|Posted On 04-20-2009 9:59 AM|
|Your Name||: James Wesenberg|
|Email Address||: firstname.lastname@example.org|
|Organization||: Drake University|
|Location||: Des Moines, IA|
|How did you find our site?||: study on Empathy, Morality & Ethics|
I enjoyed reading THE BRIGHTER SIDE OF HUMAN NATURE even though I still argue the psychological egoist point of view with a few exceptions (aren't there always exceptions!). I very much enjoyed your conclusions and appreciate how they have added to the body of knowledge. ...jim W.
|Posted On 04-16-2009 12:13 AM|
|Your Name||: Mary|
|Email Address||: email@example.com|
|How did you find our site?||: co worker|
|Comment||: I'll admit up fron that I haven't read your books but I'm hoping to find what I need to help my daughter with school. I have two daughters one who needs to be lead around by the nose. Who does well in school but who never showed any natural desire to learn. And a second daughter who has always been curious and would explore and learn regardless of schooling. Unfortunately, this is the child who has problems in school. I'm looking for ways of making what she sees as pettiness in the class room, something she can deal with better. She doesn't have a behavior problem but she is highly aware of the gold star kids. The whole thing seems to be an annoyance to her.|
|Posted On 04-14-2009 3:45 PM|
|Your Name||: Sandy Walker|
|Email Address||: firstname.lastname@example.org|
|Organization||: Credential student at CCOE, CSULA|
|Location||: Los Angeles, California|
|How did you find our site?||: Google|
|Comment||: My mother always used to say that 'where there's life, there's hope!' As a 50+ late-return to further education graduate university student doing a teaching credential program, being assigned Alfie's "Beyond Discipline" in my Classroom Management class brought me some of that hope. I have not yet read it because my copy has not yet arrived in the mail, but I certainly got some encouragement from reading other parts of this website and comments by readers of his work. I continue to be puzzled why in an allegedly-advanced country (I'm from England, and I do not believe that they are doing any better than the U.S. at this time) would-be teachers are still be following such a test and homework-obsessed education program and yet teachers are assigning such forward-thinking theorists as Mr. Kohn (Frank Smith's "Learning and Forgetting", another assigned text, also greatly impressed me) as part of our course work. As noted on this site, unfortunately our new president appears to be too preoccupied to address this appalling situation too!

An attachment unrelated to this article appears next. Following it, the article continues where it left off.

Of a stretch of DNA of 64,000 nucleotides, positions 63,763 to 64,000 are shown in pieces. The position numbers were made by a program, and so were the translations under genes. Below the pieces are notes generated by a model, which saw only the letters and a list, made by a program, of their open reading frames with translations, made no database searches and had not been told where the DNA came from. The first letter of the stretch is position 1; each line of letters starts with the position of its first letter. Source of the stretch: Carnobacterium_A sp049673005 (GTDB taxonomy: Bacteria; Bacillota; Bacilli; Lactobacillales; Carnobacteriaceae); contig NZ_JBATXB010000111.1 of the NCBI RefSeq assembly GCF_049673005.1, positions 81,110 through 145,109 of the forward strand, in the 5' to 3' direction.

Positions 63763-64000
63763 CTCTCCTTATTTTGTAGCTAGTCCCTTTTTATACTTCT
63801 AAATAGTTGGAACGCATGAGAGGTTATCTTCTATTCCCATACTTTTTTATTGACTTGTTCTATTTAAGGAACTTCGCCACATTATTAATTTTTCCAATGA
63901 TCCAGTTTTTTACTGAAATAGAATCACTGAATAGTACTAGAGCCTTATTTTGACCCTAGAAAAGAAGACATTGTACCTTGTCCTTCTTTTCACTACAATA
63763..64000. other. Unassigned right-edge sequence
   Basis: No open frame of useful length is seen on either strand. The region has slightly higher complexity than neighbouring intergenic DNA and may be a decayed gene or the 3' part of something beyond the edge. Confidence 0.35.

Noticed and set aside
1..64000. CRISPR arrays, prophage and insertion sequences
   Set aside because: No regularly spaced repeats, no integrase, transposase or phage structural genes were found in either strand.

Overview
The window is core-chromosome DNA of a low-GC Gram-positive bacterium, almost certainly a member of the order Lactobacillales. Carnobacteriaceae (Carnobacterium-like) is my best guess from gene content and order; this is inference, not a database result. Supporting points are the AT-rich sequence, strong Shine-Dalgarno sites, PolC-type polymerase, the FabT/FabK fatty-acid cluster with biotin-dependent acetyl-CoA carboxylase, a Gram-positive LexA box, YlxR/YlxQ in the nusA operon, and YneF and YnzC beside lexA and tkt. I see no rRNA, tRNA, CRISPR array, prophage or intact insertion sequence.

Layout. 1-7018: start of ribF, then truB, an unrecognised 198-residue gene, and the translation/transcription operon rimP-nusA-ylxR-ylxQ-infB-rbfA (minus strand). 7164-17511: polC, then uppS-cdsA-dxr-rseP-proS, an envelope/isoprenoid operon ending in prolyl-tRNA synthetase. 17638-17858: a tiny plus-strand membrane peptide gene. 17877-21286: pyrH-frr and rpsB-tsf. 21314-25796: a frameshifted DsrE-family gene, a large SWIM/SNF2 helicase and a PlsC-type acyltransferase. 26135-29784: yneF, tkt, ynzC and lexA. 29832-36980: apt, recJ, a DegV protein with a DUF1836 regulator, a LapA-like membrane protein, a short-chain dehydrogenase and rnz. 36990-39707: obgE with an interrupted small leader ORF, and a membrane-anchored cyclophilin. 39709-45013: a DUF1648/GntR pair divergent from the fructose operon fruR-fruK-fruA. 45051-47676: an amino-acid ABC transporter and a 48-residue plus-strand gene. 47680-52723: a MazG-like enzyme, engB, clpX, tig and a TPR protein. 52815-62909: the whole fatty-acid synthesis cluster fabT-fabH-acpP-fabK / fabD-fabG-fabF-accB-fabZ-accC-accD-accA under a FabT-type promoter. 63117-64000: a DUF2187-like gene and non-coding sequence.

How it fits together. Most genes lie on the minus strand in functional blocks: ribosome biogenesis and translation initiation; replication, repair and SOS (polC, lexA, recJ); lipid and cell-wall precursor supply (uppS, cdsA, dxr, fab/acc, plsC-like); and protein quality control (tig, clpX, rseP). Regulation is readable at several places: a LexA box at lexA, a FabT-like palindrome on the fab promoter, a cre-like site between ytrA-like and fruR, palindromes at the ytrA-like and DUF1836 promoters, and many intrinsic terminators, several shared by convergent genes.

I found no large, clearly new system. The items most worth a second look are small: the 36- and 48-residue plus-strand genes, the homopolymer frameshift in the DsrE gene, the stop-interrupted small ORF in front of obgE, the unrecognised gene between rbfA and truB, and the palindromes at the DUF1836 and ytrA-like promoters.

|Posted On 04-13-2009 7:51 PM|
|Your Name||: David Newman|
|Email Address||: email@example.com|
|Organization||: Teachers for Justice|
|How did you find our site?||: Google|
|Comment||: I am a high school English teacher, and next week we are scheduled to give the PSAE test. Not only are we losing a full day of teaching to the PSAE, we (the teachers) were also informed that we should film a segment with the AV teacher in which we cheer the students before they take the exam, and the compilation video would be show as encouragement the day of the test. Since I was so appalled, I wrote out what I WOULD tell the students if given the chance: "Students, you are about to take part in the death of education. Any life you may have left in you, any curiosity or joy or passion or fire you may have is now going to be traded in for a standardized exam written by a corporation that will require you to bubble in answers from preset options. Your creativity, your individual development, your humanness will now be ignored. The teachers have been enlisted to give you encouragement about this standardized exam, which tacitly says that this test the MOST important thing you've done this year, that your score on THIS exam is what we value more than anything else. Which is another way of saying we value FAR LESS that great discussion you had in class a week ago, we value FAR LESS the time you helped a friend who was depressed, or the moment you were proud of the poem you wrote, or the experience of being in a class that acts like a surrogate family, or that inexplicable (and impossible articulate) rush you got when a work of art struck you just so. You see, centuries ago, in ancient Greece, there were the Sophists and there was Socrates. The Sophists claimed they had a monopoly on 'wisdom' and 'knowledge,' and if you paid them, they would tell you. Socrates on the other hand, would just ask you questions. And more questions. And more questions. And you'd get into a long discussion with him which would ideally lead to the formulation of your own questions, which would then lead to your own self-discovery. As you can see, these days, the Sophists are in charge. They 'know' what you should be thinking, they've written an exam about it, they've formulated their own questions, they will tell you the right or wrong answers, and they are getting paid to administer it all. So here is the exam. Sorry about what it does to you. Sorry that this is the state American education. And sorry about the future America it is helping to build."|
|Posted On 04-08-2009 1:25 AM|
|Your Name||: Scott Ginoza|
|Email Address||: firstname.lastname@example.org|
|Organization||: Self |
|How did you find our site?||: Read Books|